I just use one of these, http://www.rishi-tea.com/store/product. ... 25&page=1, and a thermometer.

You couldn't pry it from cold, dead hands, but it can be a hassle.

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Apr 14th 07 10:49 pm
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by Chip » Apr 14th 07 10:49 pm

spacesamurai wrote:I just use one of these, http://www.rishi-tea.com/store/product. ... 25&page=1, and a thermometer.

You couldn't pry it from cold, dead hands, but it can be a hassle.
LOL, well, I can buy a lot of tea for 60 clams, but it is cool and I have wanted either a Tokoname or Yixing one for a long time.

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Apr 15th 07 7:34 pm
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by LavenderPekoe » Apr 15th 07 7:34 pm

TeaFanatic wrote:Yes you should be very proud of 100 posts! If only we had more people at that number, this board would be even more active!
This board was quite a bit more active at one point. Then we all got busy. :?

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Apr 15th 07 9:43 pm
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by Space Samurai » Apr 15th 07 9:43 pm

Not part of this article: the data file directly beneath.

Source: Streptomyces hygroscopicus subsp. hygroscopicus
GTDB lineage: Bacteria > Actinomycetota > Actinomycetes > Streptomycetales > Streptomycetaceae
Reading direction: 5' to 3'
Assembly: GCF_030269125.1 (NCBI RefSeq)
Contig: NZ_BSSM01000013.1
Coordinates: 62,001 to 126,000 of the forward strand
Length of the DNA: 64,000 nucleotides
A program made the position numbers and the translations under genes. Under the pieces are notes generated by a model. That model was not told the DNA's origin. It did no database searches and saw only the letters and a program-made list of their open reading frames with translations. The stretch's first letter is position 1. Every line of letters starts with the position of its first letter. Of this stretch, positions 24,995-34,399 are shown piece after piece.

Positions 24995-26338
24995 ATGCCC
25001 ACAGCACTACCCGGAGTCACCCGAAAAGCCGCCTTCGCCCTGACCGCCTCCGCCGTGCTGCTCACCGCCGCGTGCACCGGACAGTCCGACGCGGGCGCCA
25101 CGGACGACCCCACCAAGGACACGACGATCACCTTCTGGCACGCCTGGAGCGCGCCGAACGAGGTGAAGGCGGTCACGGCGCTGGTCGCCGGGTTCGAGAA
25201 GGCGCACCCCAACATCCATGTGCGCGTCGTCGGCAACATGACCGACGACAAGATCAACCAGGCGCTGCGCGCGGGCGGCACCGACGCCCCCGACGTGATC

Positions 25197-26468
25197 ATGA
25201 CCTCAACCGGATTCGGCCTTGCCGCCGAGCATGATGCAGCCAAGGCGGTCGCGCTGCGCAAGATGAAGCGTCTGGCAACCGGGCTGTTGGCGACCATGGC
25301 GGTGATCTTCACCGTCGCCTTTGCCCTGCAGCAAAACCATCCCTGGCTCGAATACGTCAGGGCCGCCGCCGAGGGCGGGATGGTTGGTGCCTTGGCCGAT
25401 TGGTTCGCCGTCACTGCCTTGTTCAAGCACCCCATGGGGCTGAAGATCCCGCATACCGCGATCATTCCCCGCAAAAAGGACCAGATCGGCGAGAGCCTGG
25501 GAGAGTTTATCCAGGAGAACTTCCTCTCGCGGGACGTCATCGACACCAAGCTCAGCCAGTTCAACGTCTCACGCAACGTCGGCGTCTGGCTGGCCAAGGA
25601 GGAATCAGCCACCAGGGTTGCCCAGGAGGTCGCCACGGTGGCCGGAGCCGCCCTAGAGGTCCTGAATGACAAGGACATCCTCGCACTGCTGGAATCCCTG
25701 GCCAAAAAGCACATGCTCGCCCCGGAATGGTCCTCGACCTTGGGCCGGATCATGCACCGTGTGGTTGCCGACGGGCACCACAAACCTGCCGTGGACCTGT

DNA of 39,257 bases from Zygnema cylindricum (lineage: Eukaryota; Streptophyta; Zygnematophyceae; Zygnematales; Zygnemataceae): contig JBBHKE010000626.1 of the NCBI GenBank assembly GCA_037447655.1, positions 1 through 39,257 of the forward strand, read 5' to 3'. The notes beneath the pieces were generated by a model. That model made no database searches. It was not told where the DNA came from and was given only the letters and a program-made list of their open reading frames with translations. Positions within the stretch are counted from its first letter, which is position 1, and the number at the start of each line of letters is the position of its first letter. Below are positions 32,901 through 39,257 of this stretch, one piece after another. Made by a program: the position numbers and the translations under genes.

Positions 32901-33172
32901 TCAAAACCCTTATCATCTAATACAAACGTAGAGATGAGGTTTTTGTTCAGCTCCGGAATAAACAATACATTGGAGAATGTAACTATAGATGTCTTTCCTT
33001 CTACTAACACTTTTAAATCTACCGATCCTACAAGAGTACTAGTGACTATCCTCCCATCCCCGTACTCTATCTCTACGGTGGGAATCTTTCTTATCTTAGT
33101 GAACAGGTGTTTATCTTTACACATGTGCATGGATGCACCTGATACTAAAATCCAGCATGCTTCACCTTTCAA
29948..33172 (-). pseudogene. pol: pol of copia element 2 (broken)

LOL, well, I can buy a lot of tea for 60 clams, but it is cool and I have wanted either a Tokoname or Yixing one for a long time.[/quote]

Sometimes I think I drink tea just so I can buy all the teapots and what not.

Some nights I'll be drinking my fifth cup of puerh, and I'll think, "Do I even enjoy the taste of this? I don't know, but it sure was fun to make."

Apr 15th 07 10:36 pm
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by brienzee » Apr 15th 07 10:36 pm

thanks for your help guys.
i have been just boiling water then putting it in my cup to cool down.
i just got to get it down so i dont need a thermometer

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Apr 15th 07 11:09 pm
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by Chip » Apr 15th 07 11:09 pm

brienzee wrote:thanks for your help guys.
i have been just boiling water then putting it in my cup to cool down.
i just got to get it down so i dont need a thermometer
There are some teas though, that I would still never brew without a thermometer. Some folks can eye ball it. For instance, fine sencha or gyokuro, sometimes a few degrees makes all the difference.

And then some people never use a thermometer. I don't mind a thermometer (and digital scale, etc), kind of satisfies the mad scientist in me.

Apr 27th 07 8:52 pm
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by sygyzy » Apr 27th 07 8:52 pm

Chip - I read your post 3 times and still don't understand it.

What do you mean by:
imply use the boiling water to preheat your brewing vessel. This will bring the temp down very quickly and it may take just a little practice.
Mary R - The T-Fal Vitesse is what I use. It is a variable temperature kettle and it does everything well except one thing. Check out my review on the Amazon page you linked.